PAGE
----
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Wednesday 8 Sept 2021 | 3 min read

Why businesses are adopting a hybrid network approach

6 people at desks in an office. 5 are sitting and 1is standing, ad they are all typing on a keyboard and looking at a computer screen.

While it’s true Software-Defined Wide Area Networking (SD-WAN) is revolutionising networking, it’s often not realistic for businesses to immediately and completely transition away from legacy systems.

On one hand, SD-WAN offers incredible visibility. Centralised controls, along with a host of other impressive features, allow businesses to direct traffic across the network from a single location – a huge step-up from traditional WAN systems in which each individual router needed to be programmed individually.

On the other hand, traditional Multiprotocol Label Switching (MPLS) networking configurations are incredibly reliable and offer quality connections. They can, however, be costly and time-consuming to program, deploy or alter.

Many businesses are choosing to adopt the best of both SD-WAN and MPLS in what is called a ‘hybrid network approach’. It’s worth noting that hybrid approaches to networking are not limited to MPLS and SD-WAN – hybrid networks could comprise any number of technologies, including ethernet and VPN.

What are the benefits of a hybrid network?

Hybrid networking allows businesses to use the most efficient technologies according to the particular needs of the business. Not only does this increase flexibility and scalability of the network, but it can lead to improved performance and user experience, enhanced security and redundancy, and can ultimately save the business money.

Here’s why businesses are adopting a hybrid networking approach:

1 – Improved network performance

Combining multiple technologies in network architecture allows network engineers to route different types of traffic over different mediums. Critical information can be transported on highly reliable mediums, while less critical traffic could be transferred on less costly mediums. This can be further amplified by the application prioritisation functions of an SD-WAN interface.

2 – Visibility and functionality

If your network involves elements of SD-WAN, centralised control can eliminate or minimise the need to manually program each router – a complex, often error-prone process – saving staff time and resources. The single interface also gives businesses increased visibility into the network, making it easier to detect and troubleshoot any issues that arise.

3 – Access to the cloud

Hybrid networking allows businesses to leverage multiple types of transport, including broadband internet services, which can connect users to cloud-based applications. This is important because cloud-based applications, SaaS subscriptions and other resources underpinned by an internet connection are becoming increasingly popular with businesses. Legacy MPLS systems on their own are generally not designed to carry huge amounts of this kind of traffic – it can lead to backhauling and a slowing down of speeds. Multi-path intelligence, which can be built into hybrid systems, can alleviate these problems, allowing businesses to rely on cloud services where it makes sense to do so.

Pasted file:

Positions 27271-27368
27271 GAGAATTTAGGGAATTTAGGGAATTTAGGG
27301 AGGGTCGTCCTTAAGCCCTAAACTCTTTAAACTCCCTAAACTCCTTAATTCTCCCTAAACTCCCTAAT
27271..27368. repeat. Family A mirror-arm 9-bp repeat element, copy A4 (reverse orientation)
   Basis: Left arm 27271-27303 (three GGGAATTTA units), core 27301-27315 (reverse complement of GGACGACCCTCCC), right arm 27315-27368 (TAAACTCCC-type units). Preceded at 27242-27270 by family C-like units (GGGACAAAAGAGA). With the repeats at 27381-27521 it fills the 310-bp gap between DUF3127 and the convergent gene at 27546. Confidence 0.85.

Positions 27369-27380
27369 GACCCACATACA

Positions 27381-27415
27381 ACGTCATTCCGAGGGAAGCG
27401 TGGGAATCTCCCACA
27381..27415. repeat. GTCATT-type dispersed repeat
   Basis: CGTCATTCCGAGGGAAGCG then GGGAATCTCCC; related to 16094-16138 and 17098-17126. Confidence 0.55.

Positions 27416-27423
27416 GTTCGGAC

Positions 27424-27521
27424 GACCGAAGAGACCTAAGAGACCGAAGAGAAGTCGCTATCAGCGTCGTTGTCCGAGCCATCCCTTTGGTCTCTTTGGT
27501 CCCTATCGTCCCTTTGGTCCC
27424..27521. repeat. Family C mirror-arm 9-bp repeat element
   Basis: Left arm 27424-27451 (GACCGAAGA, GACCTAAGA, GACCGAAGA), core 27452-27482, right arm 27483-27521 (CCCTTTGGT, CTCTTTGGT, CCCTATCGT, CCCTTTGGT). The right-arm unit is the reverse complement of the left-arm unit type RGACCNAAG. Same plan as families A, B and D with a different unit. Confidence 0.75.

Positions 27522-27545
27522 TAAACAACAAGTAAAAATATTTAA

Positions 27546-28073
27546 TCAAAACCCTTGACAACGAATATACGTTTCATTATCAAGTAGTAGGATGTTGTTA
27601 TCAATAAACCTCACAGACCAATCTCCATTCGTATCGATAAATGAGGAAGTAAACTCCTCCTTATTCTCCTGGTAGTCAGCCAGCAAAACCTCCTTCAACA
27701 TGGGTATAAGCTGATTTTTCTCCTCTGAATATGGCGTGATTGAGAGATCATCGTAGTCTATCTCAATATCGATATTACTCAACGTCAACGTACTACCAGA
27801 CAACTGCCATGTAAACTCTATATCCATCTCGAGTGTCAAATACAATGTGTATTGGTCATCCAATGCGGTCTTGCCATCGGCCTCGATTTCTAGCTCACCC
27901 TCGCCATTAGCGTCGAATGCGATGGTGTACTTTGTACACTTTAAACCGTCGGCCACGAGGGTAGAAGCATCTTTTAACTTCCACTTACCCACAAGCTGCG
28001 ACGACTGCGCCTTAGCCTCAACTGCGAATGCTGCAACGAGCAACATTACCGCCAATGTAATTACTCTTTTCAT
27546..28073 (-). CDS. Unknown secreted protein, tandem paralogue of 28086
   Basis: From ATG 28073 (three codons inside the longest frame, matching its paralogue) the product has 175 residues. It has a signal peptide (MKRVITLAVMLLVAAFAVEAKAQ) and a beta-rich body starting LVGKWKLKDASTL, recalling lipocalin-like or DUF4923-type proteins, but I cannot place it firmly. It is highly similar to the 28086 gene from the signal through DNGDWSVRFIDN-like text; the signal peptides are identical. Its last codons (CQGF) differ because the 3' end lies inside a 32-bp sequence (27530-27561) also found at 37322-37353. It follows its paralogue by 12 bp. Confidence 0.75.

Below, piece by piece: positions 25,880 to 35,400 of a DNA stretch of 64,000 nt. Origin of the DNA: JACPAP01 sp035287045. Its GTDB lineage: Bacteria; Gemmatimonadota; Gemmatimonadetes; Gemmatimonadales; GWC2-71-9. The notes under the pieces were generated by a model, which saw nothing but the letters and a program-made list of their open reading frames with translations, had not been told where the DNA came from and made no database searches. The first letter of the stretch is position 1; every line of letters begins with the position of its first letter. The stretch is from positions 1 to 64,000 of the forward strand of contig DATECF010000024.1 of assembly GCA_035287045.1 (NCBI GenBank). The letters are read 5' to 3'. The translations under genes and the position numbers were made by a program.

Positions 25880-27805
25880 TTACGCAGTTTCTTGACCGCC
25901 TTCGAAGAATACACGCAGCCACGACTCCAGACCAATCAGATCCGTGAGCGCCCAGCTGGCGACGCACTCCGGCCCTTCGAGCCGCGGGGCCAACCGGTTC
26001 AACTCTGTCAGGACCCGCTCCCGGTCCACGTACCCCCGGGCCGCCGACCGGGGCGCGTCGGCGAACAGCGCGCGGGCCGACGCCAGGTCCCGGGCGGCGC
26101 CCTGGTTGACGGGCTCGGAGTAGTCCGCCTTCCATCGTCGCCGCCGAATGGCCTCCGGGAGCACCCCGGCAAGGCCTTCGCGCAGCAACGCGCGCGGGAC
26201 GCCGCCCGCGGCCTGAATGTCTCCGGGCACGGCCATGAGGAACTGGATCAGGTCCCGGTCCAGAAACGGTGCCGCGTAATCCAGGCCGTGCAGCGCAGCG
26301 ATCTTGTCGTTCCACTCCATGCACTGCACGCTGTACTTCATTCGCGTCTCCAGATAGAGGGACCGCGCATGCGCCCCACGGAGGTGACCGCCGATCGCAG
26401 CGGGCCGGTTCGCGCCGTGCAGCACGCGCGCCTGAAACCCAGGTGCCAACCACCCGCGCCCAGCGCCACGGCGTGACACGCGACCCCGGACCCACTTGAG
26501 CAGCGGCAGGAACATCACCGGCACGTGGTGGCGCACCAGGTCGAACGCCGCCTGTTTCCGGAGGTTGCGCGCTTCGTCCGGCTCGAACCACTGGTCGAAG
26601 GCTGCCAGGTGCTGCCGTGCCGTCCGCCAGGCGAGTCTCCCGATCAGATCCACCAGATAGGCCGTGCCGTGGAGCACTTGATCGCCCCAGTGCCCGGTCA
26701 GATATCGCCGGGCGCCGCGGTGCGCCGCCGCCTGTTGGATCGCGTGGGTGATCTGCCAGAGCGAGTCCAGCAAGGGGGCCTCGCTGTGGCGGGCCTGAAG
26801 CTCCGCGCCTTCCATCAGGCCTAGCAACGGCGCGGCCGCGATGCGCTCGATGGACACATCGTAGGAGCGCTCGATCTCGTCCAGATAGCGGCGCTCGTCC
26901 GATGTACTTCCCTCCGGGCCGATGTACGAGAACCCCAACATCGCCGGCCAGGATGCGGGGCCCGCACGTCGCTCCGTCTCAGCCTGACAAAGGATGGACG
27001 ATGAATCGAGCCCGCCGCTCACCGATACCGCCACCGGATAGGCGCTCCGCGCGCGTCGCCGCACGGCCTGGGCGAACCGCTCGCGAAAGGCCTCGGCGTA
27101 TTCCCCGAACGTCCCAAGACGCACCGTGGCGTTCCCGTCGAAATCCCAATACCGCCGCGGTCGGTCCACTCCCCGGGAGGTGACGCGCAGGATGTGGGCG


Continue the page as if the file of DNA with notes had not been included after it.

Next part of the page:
4 – Scalability and flexibility

Incorporating SD-WAN into your networking mix lets you grow your network and deploy new sites at the touch of a button, instead of messing around with complex manual configurations to connect the new branch to your network. Changes to the network can be rolled out using the same interface. Additionally, combining elements like VPN into your network allows your staff to work from anywhere – they can connect to the network as long as they are signed into the VPN.

5 – Improved security and redundancy

Building SD-WAN into your network allows you to segment traffic, designate security policies to specific applications. In the case of an attack or breach, segmentation allows network administrators to isolate the targeted application without compromising other applications. In a similar way, network administrators can establish automatic failover and redundancy policies that prioritise critical data to ensure issues pertaining to a particular part of the network do not have far-reaching consequences.

6 – Cost effectiveness

MPLS systems alone can be quite expensive not only to deploy and alter, but costs are compounded with cloud-based applications as data is backhauled through the data centre when branches use these applications. Backhauling increases costs and reduces performance. Building SD-WAN into your networking mix can alleviate some of these costs.

To learn more about SD-WAN, download our free ebook here or visit our website here. Or, to discuss how to enhance your business network, get in touch with our friendly team of Australian-based network engineers on 1300 161 625.

Tags:Network InfrastructureBusinessInternet

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